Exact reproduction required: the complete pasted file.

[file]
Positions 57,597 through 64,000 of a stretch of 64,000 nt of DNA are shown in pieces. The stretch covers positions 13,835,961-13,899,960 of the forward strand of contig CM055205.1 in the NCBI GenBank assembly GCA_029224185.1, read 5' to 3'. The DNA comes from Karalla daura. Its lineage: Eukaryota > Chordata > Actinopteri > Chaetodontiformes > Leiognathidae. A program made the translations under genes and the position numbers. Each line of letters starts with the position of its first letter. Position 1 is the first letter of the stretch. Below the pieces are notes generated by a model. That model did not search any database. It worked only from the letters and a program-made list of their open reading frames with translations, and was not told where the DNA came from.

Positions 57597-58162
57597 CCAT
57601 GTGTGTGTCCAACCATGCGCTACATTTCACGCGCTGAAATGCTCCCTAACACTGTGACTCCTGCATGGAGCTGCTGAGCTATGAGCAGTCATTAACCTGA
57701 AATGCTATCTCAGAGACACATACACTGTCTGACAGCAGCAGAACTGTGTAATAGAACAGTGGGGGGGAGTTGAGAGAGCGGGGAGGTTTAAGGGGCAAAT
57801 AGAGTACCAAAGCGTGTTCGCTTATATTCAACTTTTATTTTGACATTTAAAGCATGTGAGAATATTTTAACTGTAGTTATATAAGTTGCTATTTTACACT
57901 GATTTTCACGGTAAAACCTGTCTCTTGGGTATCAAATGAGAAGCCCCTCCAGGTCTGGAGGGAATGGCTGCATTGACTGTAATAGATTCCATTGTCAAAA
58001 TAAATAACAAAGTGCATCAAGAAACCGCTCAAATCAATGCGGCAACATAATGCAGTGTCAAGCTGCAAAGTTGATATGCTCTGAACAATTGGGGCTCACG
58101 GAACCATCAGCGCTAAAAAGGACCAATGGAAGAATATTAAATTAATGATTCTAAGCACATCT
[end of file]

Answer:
Positions 57,597 through 64,000 of a stretch of 64,000 nt of DNA are shown in pieces. The stretch covers positions 13,835,961-13,899,960 of the forward strand of contig CM055205.1 in the NCBI GenBank assembly GCA_029224185.1, read 5' to 3'. The DNA comes from Karalla daura. Its lineage: Eukaryota > Chordata > Actinopteri > Chaetodontiformes > Leiognathidae. A program made the translations under genes and the position numbers. Each line of letters starts with the position of its first letter. Position 1 is the first letter of the stretch. Below the pieces are notes generated by a model. That model did not search any database. It worked only from the letters and a program-made list of their open reading frames with translations, and was not told where the DNA came from.

Positions 57597-58162
57597 CCAT
57601 GTGTGTGTCCAACCATGCGCTACATTTCACGCGCTGAAATGCTCCCTAACACTGTGACTCCTGCATGGAGCTGCTGAGCTATGAGCAGTCATTAACCTGA
57701 AATGCTATCTCAGAGACACATACACTGTCTGACAGCAGCAGAACTGTGTAATAGAACAGTGGGGGGGAGTTGAGAGAGCGGGGAGGTTTAAGGGGCAAAT
57801 AGAGTACCAAAGCGTGTTCGCTTATATTCAACTTTTATTTTGACATTTAAAGCATGTGAGAATATTTTAACTGTAGTTATATAAGTTGCTATTTTACACT
57901 GATTTTCACGGTAAAACCTGTCTCTTGGGTATCAAATGAGAAGCCCCTCCAGGTCTGGAGGGAATGGCTGCATTGACTGTAATAGATTCCATTGTCAAAA
58001 TAAATAACAAAGTGCATCAAGAAACCGCTCAAATCAATGCGGCAACATAATGCAGTGTCAAGCTGCAAAGTTGATATGCTCTGAACAATTGGGGCTCACG
58101 GAACCATCAGCGCTAAAAAGGACCAATGGAAGAATATTAAATTAATGATTCTAAGCACATCT